- Corey B. Marion, co-founder of The Iconfactory, dies age 54by /u/spearson0 (r/Apple: Unofficial Apple Community) on May 25, 2022 at 3:35 pm
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- Street View's updated pegman for its 15th anniversaryby /u/The_Wonderful_Pie (Google) on May 25, 2022 at 2:58 pm
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- New research highlights job growth of small businesses on the App Storeby /u/spearson0 (r/Apple: Unofficial Apple Community) on May 25, 2022 at 2:32 pm
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- Maryland now supports IDs in Apple Walletby /u/Luminotik (r/Apple: Unofficial Apple Community) on May 25, 2022 at 2:31 pm
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- Apple Stores Rolling Out iPhone-to-iPhone Contactless Payments Starting Todayby /u/spearson0 (r/Apple: Unofficial Apple Community) on May 25, 2022 at 2:28 pm
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- What happened when SeRi landed in North Korea?by /u/BingeEye (Netflix) on May 25, 2022 at 2:23 pm
Crash Landing on You is a great romantic drama series.... The story intertwines in between south and north Korea, so separated, yet so close to each other.... closer, especially when love is involved. https://bingeeye.com/what-happened-when-seri-landed-in-north-korea/ submitted by /u/BingeEye [link] [comments]
- DuckDuckGo caught giving Microsoft permission for trackers despite strong privacy reputationby /u/speckz (/r/Technology) on May 25, 2022 at 2:12 pm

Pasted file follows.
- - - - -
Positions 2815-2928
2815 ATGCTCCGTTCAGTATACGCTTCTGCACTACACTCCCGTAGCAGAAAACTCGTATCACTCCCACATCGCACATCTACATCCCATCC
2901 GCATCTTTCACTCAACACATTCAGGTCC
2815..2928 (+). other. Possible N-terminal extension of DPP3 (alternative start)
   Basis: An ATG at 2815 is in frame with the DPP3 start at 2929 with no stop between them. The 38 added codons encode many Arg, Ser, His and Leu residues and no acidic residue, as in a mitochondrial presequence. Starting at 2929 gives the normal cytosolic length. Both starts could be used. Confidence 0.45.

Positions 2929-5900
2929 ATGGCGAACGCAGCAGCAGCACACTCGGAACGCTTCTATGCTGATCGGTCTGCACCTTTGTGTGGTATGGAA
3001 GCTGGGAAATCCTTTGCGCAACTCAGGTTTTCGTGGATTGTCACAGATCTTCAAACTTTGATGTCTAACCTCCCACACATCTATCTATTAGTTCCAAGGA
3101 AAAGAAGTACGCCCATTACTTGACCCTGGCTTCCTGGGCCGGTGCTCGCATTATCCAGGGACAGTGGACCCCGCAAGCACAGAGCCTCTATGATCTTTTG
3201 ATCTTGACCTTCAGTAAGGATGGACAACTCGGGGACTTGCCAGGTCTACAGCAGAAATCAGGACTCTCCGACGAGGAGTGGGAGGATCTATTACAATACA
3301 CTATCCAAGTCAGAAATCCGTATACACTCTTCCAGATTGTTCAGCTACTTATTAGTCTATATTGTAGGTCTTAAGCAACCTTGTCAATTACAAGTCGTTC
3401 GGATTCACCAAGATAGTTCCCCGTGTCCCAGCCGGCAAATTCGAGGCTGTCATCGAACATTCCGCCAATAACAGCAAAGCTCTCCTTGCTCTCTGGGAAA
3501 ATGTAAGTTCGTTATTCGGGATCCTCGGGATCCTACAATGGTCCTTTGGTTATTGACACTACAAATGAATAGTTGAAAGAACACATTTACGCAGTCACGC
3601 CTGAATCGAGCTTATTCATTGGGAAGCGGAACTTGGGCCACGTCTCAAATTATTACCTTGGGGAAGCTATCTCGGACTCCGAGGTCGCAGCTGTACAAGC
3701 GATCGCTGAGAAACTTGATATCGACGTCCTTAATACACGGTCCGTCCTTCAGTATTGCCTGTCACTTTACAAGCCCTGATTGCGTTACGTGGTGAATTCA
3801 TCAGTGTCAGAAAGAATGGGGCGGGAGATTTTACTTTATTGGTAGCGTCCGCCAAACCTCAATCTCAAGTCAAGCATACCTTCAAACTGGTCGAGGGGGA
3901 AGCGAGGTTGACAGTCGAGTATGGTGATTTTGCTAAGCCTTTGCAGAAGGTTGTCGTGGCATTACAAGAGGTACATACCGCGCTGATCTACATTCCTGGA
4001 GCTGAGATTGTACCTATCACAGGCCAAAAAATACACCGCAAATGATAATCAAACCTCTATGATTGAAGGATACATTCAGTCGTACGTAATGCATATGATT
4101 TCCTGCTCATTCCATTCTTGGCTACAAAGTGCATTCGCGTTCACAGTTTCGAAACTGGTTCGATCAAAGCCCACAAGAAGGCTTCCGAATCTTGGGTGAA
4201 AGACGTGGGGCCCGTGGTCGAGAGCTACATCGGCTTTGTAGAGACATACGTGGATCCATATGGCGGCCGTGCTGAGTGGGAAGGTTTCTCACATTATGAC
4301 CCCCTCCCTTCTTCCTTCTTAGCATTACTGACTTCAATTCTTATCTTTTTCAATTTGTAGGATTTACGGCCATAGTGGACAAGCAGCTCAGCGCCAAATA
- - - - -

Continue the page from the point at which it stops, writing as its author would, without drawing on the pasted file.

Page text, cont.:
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- PLAYBACK SPEED app for Netflixby /u/phobeishilarious (Netflix) on May 25, 2022 at 1:07 pm
Currently, I'm using the inbuilt 1.5x option on the Netflix app. But I really want to watch anime and reality tv shows at a faster speed like 2x or 2.5x because I'm getting increasingly busy to watch at a normal speed. Does anyone know of any 3rd party (android) app that can control Netflix speed? I've already added an extension to my chrome that controls Netflix speeds on my laptop (browser). I was hoping there's a similar app to be used on the phone because I tend to watch Netflix on my phone more. submitted by /u/phobeishilarious [link] [comments]
- hello i would like to ask some tips on how to fix this problem i have in google drive where i cannot edit a folder/file shared by my classmate even though its in editor modeby /u/AdriellK (Google) on May 25, 2022 at 11:14 am
submitted by /u/AdriellK [link] [comments]